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Opinion

Readers React: The benefits of being on death row in California

To the editor: Your article on prisoner life on California’s largest death row shows that it’s time to accept that the decision on capital punishment in this state has been made — not by democratic referendum or legislation, but by the veto of a minority, either motivated by moral compunctions or professional benefit. (“A rare peek at San Quentin’s death row, and conversations with inmates awaiting their fates as political battles swirl,” Dec. 29)

The taking of a human life is distressing, even when it is that of a person who, after the most extensive trials and appeals, is proven without reasonable doubt to have taken the lives of innocent people.

This virtual elimination of capital punishment has resulted in those convicted of the most heinous crimes receiving benefits not available to offenders sentenced to life without parole. These include publicly financed appeals and, for San Quentin State Prison’s death-row inmates, a special facility for mental healthcare.

California will not execute those whom a majority believe deserve death, so the least we can do is end the charade that makes capital punishment a less punitive version of life without parole.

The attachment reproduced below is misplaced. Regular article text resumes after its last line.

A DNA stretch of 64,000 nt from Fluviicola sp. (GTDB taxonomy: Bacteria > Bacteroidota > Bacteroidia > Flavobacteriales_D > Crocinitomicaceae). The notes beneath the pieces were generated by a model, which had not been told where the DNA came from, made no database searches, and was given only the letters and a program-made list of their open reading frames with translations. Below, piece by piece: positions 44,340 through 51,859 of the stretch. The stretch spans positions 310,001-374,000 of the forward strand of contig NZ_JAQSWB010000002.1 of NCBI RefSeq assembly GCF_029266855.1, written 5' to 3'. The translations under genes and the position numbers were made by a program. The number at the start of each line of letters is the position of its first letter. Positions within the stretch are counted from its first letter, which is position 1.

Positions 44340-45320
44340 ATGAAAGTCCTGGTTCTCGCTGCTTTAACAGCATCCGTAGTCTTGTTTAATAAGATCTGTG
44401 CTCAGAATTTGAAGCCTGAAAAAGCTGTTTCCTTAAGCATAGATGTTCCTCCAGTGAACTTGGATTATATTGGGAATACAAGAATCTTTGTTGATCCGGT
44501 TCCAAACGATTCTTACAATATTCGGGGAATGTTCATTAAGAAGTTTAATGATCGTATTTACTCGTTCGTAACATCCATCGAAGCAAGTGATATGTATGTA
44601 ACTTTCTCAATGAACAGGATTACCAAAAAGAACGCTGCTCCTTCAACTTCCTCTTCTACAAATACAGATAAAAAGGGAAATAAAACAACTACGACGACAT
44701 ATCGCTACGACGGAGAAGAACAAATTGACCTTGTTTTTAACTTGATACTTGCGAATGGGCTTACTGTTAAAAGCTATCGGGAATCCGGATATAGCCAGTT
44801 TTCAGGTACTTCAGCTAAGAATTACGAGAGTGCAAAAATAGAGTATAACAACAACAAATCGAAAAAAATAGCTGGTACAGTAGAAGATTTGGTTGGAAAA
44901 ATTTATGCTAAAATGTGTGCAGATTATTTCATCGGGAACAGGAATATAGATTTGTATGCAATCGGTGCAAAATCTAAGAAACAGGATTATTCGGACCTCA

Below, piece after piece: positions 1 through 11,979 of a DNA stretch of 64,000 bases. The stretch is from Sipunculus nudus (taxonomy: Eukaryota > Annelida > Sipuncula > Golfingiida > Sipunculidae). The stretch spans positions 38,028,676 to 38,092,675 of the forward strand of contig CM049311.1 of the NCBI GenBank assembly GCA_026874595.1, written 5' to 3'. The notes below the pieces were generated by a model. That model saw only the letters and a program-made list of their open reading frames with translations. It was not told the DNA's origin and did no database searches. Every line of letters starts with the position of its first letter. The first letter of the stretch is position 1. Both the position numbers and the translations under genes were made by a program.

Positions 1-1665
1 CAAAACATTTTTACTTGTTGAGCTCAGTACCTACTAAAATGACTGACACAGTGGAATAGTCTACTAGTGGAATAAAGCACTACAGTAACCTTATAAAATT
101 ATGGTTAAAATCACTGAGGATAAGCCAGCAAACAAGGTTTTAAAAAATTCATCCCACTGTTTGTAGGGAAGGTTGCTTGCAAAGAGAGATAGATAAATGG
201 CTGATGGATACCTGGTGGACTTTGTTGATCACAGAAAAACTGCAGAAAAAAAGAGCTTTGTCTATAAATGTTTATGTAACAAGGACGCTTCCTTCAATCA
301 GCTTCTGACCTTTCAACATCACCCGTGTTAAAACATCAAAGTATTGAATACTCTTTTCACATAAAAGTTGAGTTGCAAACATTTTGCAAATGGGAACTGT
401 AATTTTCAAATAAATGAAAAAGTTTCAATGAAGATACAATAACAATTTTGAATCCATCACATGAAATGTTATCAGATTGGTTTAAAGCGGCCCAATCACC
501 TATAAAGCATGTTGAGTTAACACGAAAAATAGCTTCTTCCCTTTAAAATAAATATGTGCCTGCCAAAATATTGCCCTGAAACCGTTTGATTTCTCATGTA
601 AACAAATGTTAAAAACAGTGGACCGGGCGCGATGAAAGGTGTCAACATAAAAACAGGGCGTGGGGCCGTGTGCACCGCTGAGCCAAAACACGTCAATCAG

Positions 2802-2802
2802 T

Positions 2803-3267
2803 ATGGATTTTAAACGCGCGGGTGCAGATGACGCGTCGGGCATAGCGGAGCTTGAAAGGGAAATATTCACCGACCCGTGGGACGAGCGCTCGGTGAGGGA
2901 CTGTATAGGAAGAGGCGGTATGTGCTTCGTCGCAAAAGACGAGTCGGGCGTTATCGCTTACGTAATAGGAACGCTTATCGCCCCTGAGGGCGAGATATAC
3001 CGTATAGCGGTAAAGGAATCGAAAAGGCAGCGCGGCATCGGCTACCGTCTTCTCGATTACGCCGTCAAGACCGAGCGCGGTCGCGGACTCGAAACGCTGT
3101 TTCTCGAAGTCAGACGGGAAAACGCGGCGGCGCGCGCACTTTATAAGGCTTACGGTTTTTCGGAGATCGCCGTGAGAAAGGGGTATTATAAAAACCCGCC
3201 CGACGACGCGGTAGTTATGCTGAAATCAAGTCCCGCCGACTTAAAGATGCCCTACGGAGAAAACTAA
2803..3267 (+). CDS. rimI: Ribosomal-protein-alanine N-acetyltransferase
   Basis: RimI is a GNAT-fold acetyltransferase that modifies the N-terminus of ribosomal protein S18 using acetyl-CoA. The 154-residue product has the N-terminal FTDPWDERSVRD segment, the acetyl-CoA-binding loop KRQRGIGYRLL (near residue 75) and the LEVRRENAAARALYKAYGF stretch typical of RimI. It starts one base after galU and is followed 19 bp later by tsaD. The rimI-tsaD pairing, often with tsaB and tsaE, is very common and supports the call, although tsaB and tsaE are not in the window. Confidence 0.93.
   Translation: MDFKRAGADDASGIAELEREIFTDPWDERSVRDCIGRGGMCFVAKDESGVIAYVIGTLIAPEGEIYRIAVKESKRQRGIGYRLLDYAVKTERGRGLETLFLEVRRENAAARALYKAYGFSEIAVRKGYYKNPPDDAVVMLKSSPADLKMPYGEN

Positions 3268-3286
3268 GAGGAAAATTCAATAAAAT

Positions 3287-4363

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Al Rodbell, Encinitas

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To the editor: Your front-page article on death row shows what a farce California’s justice system has become.

You mentioned just a few of the convicted murderers who have been languishing on death row for decades while appealing their sentences. No wonder people claim the death penalty is not a deterrent — how could it be with decades between conviction and execution?

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You published an interesting photo of a condemned murderer typing away on his typewriter in his private cell — not exactly what we picture death row to be like in California. This isn’t justice.

Marcus Kourtjian, Northridge

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To the editor: In the spirit of equal time on capital punishment, perhaps The Times’ reporters will also seek out the victims of these heinous criminals to “get a rare glimpse of how the [victims of the] condemned at San Quentin pass the time.”

Joel Anderson, Studio City 

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